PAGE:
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  • Once a year she read Anna Karenina and Eugene Onegin.
    Saul Bellow  --  The Adventures of Augie March
  • With these fateful words, Count Leo Tolstoy opened the novel of the spiritual dismemberment of his modern heroine, Anna Karenina.
    Joseph Campbell  --  The Hero With a Thousand Faces
  • —"Anna Karenina."
    J.D. Salinger  --  Franny and Zooey
  • "I’ve read ’Anna Karenina’ and the ’Kreutzer Sonata’ of course, but Tolstoi is mostly in the original Russian as far as I’m concerned."
    F. Scott Fitzgerald  --  This Side of Paradise
  • How about Anna Karenina?
    Milan Kundera  --  The Unbearable Lightness of Being
  • It was while walking on some of the world’s noisiest, busiest streets, on Chowringhee and Gariahat Road, that he had read pages of The Brothers Karamazov, and Anna Karenina, and Fathers and Sons.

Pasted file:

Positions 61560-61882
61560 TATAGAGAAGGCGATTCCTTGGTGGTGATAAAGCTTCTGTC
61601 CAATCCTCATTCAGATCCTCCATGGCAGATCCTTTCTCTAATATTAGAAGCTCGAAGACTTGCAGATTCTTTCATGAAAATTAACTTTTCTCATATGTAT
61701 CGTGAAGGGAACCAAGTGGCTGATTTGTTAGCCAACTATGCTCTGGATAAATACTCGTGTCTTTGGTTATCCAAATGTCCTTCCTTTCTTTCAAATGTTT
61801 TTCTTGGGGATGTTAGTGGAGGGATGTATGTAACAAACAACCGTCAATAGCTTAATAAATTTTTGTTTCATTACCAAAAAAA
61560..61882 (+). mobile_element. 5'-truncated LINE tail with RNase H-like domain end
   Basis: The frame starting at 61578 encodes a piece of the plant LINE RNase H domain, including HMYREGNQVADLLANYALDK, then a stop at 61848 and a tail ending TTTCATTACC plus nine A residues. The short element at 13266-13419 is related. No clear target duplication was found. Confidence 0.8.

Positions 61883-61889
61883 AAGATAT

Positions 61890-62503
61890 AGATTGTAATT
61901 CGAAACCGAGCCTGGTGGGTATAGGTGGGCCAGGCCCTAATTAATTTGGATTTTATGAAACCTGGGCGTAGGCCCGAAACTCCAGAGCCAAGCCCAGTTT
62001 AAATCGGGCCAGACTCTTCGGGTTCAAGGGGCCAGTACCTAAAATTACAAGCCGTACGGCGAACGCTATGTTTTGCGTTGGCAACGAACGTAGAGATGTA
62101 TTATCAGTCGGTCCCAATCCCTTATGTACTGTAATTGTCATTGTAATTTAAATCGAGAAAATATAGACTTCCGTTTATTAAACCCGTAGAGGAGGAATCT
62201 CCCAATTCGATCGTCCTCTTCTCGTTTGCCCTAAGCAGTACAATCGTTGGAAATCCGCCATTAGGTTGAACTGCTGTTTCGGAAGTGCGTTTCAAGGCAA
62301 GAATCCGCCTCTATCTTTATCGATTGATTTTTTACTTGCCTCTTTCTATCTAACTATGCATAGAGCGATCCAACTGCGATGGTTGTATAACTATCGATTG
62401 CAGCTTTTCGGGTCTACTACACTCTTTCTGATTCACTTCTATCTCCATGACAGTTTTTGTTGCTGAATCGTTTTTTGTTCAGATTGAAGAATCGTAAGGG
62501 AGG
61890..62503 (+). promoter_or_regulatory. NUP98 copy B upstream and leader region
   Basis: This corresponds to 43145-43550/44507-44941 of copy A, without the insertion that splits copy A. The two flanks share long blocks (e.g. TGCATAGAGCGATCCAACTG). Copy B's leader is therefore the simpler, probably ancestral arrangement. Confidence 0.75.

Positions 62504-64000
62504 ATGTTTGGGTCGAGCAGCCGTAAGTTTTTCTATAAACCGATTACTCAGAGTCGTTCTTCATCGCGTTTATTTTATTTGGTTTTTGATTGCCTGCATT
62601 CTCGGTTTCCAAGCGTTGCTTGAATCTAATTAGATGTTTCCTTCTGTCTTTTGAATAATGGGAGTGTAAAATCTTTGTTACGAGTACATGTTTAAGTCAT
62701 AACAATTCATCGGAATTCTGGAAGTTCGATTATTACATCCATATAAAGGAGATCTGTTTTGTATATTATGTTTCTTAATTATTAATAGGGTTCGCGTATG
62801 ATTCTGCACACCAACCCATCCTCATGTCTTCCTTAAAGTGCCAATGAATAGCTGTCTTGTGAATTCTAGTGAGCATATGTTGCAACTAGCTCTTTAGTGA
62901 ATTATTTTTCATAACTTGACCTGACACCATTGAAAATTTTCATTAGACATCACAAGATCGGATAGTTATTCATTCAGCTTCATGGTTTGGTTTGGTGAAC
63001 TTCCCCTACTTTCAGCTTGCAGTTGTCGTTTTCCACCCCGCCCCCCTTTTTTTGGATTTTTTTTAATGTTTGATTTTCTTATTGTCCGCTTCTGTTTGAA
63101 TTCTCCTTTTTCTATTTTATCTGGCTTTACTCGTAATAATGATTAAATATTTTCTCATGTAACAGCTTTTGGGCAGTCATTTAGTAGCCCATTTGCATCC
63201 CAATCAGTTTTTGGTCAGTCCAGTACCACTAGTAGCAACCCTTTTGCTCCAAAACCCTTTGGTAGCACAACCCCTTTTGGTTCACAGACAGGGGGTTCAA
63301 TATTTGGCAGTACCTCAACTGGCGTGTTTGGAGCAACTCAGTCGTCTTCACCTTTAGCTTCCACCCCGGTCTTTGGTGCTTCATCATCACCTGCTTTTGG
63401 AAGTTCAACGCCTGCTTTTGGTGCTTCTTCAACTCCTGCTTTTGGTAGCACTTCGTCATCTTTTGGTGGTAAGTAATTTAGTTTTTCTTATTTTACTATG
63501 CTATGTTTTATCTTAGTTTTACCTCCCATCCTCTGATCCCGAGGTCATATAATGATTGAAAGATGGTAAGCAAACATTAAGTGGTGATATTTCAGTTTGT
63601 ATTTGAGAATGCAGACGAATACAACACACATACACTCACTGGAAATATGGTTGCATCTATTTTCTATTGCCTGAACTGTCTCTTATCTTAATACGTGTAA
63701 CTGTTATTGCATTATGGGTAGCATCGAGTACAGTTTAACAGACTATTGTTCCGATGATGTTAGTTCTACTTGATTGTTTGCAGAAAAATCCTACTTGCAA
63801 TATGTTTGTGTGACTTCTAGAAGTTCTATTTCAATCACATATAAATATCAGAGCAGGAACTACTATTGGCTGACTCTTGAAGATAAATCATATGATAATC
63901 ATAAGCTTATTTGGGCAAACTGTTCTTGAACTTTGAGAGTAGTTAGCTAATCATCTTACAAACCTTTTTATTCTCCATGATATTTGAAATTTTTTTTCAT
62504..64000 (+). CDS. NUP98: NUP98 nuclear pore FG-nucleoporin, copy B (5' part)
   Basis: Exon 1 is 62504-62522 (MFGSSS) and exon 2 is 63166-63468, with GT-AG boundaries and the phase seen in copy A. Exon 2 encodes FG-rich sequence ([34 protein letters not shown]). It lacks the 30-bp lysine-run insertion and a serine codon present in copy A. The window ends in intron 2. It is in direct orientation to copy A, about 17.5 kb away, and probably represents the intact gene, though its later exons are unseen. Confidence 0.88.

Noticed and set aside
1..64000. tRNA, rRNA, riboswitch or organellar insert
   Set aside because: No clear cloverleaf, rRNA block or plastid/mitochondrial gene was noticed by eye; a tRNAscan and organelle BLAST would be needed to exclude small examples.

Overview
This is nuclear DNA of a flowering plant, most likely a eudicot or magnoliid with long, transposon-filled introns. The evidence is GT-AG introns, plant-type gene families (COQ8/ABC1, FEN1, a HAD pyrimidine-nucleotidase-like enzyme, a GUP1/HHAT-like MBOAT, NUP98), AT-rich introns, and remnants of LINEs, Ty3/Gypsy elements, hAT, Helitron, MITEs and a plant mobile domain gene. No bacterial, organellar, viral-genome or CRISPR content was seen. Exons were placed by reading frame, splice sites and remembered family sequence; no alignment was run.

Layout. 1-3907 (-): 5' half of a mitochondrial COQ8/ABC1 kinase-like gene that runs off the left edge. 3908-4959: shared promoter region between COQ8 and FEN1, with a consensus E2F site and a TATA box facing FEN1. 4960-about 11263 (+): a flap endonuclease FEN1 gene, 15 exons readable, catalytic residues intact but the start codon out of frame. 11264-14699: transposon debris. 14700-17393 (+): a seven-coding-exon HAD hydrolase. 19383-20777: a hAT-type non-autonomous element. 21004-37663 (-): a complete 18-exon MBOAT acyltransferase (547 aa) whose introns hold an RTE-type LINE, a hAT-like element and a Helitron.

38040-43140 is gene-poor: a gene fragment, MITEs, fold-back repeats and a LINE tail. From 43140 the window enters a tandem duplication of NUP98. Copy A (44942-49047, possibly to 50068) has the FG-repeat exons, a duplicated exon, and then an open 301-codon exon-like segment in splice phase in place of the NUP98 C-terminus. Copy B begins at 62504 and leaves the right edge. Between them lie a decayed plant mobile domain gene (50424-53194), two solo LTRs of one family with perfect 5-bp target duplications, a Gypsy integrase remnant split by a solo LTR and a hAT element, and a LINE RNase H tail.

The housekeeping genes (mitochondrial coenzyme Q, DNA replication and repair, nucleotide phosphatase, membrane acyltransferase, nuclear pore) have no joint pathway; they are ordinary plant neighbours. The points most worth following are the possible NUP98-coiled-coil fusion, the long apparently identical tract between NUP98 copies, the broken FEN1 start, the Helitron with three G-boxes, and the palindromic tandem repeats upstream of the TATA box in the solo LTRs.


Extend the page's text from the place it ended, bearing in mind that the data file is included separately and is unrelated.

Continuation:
Jhumpa Lahiri  --  The Namesake

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  • It’s a little like Tolstoy says at the beginning of Anna Karenina about families: All happy families are the same, but every unhappy one has its own story.
    Thomas C. Foster  --  How to Read Literature Like a Professor
  • he said, looking at the box set of Anna Karenina like I’d handed him an enema.
    Nicole Krauss  --  The History of Love
  • My favorite was the first line in Anna Karenina: "Happy families are all alike; every unhappy family is unhappy in its own way."
    Christina Garcia  --  Dreaming in Cuban
  • An invented figure like Anna Karenina or Emma Bovary emerges fully into the light of understanding, which brings with it identification, sympathy, and pity.